Nobody makes movies like Tarsem Singh. The polarizing visionary always brings his colorful personality to all of his projects, whether it’s a thriller (“The Cell”), a swords-and-sandals action pic (“Immortals”), or his adult fantasy masterpiece, “The Fall.” Tarsem tells stories through images, not only through dialogue. His latest film, “Self/less,” is his most story-heavy picture to date, but once again, he energizes a familiar tale with his bold eye.
The man responsible for some of New York’s most beautiful buildings, Damian Hale (Ben Kingsley), is dying. The billionaire industrialist is filled with regrets; he once thought his checkbook was sufficient enough to take care of his daughter, Claire (Michelle Dockery). Hale wants a second chance at life, and he receives it in the form of “shedding,” a procedure that transfers one’s consciousness to a young, healthy body. The company responsible for the technology is led by Albright (Matthew Goode), and his dream is to give the most important and influential figures – or failing that, the richest – more time on Earth. Hesitantly, Damian accepts Albright’s very pricey offer, and after the procedure, he’s no longer himself, but Edward (Ryan Reynolds), a young, handsome and retired millionaire. Damian is meant to start a new life in New Orleans where he can’t contact anyone from his past, but when he starts seeing Edward’s memories, Damian begins to ask questions about who he is and whose body he’s taken over.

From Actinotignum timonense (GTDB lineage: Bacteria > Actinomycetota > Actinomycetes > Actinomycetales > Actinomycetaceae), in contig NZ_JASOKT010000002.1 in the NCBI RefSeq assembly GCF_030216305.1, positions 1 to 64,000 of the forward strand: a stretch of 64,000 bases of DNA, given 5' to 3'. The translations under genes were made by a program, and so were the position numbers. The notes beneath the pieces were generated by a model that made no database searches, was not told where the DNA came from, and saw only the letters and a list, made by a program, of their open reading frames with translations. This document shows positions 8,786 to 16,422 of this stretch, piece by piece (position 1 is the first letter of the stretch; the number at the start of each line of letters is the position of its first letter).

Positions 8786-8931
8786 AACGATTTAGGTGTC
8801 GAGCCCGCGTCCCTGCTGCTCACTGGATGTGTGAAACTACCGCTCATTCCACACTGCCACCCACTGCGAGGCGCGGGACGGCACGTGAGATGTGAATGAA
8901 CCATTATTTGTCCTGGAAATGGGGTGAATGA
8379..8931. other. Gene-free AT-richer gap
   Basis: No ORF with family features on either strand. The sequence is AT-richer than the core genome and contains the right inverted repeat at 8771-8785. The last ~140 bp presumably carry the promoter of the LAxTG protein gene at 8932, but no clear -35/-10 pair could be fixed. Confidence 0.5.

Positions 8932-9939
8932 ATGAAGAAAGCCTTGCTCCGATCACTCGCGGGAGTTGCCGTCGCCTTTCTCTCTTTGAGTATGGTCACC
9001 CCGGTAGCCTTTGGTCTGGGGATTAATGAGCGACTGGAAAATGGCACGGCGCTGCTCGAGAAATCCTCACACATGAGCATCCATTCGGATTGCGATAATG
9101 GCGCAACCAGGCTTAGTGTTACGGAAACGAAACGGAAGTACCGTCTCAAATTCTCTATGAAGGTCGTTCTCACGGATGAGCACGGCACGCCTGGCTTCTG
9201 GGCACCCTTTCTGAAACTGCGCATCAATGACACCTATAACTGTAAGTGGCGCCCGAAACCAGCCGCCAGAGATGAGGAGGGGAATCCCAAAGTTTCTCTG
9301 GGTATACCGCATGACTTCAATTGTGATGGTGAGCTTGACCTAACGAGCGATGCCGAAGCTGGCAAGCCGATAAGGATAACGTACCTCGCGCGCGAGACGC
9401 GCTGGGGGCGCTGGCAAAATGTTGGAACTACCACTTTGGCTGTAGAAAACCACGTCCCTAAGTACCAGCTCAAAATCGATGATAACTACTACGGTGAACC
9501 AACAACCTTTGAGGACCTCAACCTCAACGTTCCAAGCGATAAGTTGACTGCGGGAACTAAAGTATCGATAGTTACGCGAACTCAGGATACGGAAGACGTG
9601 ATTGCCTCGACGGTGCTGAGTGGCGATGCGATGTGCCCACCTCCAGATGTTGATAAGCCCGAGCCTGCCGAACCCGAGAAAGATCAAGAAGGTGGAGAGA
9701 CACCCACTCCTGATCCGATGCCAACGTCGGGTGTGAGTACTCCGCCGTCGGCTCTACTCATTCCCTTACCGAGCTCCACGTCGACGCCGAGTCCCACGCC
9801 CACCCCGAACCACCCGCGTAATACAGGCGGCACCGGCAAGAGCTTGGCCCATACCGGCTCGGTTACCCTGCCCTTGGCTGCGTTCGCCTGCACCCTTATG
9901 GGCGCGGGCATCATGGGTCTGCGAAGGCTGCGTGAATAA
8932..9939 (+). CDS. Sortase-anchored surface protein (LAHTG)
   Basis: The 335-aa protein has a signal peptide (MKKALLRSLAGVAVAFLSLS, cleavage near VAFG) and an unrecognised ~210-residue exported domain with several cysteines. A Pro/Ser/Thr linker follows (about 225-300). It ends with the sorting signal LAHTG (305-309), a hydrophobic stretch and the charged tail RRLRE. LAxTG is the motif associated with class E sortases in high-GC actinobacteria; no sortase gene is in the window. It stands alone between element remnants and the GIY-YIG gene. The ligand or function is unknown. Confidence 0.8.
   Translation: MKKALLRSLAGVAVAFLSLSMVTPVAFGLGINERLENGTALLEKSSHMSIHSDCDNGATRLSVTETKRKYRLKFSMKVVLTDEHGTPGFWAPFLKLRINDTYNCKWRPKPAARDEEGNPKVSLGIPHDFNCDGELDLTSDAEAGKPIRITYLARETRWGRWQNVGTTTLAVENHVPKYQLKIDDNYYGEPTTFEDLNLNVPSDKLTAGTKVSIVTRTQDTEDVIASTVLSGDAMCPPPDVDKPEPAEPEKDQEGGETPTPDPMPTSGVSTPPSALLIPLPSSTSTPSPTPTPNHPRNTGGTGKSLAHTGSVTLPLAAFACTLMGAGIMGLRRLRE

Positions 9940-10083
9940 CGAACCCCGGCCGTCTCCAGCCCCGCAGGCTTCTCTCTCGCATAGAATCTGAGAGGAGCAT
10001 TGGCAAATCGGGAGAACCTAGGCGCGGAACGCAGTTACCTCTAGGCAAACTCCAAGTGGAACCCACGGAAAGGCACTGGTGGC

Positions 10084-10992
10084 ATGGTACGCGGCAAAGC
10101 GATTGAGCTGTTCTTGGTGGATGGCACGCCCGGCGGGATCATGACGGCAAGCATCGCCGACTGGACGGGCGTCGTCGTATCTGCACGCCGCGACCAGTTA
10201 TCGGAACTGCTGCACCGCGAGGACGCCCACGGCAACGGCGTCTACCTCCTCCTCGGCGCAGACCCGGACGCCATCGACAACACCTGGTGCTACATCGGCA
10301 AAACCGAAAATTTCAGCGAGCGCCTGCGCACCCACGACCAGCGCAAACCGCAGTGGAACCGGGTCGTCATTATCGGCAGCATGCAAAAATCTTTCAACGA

“Self/less” is more of a thriller than a summer action movie; it’s a high-concept detective tale. Screenwriters David and Alex Pastor manage to tell a personal story, and like all good detective stories, they follow a detective haunted by his past. Damian Hale’s journey is as engaging as the film’s ideas. Ryan Reynolds hasn’t always had the best luck with studio films, especially in the summer, but he’s given more to work with this time around. There’s an actual arc for him to communicate.